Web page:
- Research indicated that only 52 percent of the beneficiaries owned a mobile phone. To support the beneficiaries who did not have a phone during withdrawal, Standard Chartered Bank organized for extra mobile phones to be provided to every Airtel Money agent in the settlement. The agents assisted the beneficiaries, who came only with a SIM card, to withdraw using these extra mobile phones. This approach helped to reduce the overall cost of digitization as well as to make sure that all beneficiaries were able to cash out their payment easily at an agent location.
- It was important to create a positive experience by supporting the beneficiaries, especially those who were first-time users, to check their balance, withdraw their money and see the other services available on the mobile phone.
- Developing reporting requirements regarding timelines and formats among all stakeholders helps to ensure smooth functioning of digital payments.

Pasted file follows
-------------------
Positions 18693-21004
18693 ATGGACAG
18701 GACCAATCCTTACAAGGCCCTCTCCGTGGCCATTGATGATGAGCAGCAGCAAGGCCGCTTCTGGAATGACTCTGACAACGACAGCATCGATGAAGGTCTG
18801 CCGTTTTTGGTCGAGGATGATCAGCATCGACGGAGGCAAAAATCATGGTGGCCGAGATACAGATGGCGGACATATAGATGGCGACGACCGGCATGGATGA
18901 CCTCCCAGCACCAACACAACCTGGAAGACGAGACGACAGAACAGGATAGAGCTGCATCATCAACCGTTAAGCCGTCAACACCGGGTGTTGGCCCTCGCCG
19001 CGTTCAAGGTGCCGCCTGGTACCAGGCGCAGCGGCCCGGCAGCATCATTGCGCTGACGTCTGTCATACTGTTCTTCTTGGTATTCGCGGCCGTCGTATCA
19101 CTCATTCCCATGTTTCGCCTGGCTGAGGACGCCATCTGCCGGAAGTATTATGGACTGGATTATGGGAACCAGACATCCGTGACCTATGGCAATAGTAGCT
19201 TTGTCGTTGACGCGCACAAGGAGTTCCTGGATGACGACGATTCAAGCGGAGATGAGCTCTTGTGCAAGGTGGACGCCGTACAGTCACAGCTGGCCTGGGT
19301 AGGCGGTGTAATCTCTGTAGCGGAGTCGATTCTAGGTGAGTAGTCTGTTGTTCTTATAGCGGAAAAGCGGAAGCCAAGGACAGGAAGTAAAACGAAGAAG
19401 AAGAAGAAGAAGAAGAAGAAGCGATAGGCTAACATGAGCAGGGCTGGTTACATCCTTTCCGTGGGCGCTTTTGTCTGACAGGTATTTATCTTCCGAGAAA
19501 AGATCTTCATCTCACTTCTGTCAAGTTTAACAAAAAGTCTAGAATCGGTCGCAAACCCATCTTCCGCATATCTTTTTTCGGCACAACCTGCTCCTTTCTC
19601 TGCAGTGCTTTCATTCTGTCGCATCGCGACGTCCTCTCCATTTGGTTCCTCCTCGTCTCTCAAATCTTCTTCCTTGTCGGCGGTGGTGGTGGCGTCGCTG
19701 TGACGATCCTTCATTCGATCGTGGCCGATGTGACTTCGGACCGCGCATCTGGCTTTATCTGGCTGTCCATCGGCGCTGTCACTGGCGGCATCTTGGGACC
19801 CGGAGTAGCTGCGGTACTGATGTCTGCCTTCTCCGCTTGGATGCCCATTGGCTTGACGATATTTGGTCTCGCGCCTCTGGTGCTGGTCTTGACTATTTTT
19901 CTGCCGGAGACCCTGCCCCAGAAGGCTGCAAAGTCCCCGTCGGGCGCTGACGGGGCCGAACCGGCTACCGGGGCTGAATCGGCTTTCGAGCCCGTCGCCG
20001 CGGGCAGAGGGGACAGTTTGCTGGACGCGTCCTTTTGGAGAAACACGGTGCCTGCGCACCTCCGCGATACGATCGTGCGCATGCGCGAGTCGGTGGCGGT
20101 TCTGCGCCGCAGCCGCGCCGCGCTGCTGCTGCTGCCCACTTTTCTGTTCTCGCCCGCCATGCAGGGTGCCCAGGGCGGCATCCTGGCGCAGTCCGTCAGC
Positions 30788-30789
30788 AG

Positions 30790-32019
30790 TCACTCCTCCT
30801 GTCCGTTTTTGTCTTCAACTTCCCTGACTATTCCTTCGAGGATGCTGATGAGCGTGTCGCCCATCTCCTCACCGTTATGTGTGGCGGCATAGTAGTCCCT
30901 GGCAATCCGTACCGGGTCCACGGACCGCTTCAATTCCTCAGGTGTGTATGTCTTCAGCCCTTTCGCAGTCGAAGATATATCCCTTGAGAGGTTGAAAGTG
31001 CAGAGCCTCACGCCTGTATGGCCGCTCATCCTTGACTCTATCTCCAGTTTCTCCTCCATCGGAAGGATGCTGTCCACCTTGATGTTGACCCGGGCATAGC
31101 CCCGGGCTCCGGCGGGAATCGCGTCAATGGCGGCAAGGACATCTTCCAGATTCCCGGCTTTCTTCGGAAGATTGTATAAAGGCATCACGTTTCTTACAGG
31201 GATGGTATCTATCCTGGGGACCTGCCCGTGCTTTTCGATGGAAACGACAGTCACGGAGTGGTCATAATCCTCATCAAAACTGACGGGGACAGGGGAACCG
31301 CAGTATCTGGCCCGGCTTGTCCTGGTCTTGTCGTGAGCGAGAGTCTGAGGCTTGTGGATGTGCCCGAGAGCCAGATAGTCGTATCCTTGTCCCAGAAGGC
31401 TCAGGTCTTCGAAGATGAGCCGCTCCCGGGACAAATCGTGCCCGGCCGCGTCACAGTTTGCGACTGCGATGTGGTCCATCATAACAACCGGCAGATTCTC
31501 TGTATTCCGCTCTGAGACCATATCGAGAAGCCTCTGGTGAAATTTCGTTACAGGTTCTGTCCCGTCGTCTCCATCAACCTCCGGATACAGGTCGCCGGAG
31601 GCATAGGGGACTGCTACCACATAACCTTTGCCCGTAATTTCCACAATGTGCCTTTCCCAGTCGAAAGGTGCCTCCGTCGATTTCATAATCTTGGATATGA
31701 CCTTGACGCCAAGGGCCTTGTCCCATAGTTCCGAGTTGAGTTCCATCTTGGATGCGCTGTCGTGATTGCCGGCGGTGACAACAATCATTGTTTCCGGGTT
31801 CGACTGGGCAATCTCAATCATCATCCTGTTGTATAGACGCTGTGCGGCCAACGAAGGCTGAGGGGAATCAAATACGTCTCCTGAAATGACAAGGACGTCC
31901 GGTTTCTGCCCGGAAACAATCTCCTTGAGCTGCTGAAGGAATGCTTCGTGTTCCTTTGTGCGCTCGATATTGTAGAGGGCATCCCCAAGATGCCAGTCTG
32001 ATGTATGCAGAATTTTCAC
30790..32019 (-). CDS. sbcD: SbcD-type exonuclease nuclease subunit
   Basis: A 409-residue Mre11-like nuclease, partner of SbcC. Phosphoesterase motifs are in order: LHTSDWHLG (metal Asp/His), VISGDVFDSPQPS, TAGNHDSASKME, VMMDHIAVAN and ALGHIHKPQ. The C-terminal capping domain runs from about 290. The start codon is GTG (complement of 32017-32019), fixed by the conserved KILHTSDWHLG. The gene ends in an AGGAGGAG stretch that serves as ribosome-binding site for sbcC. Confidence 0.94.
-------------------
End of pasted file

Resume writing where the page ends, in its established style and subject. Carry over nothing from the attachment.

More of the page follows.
Key success factors
As with any pilot, it is critical to identify lessons learned that could drive improvement of products and services in the next iteration of the project. The digital payments in Meheba were a great success: 57 percent and 100 percent of payments were sent to beneficiaries’ mobile wallets in the first (April) and second (July) digital payments, respectively. Ninety-seven percent of beneficiaries were able to withdraw from their mobile wallets immediately. The cash-out process took only about three days as opposed to the manual process that used to take 10 to 13 days. It is expected that, as beneficiaries gain trust in the services over time, they will not immediately cash out all of the money in their wallets. This shift will also depend on the continuous availability of agents within the settlement to enable cash-out at any time.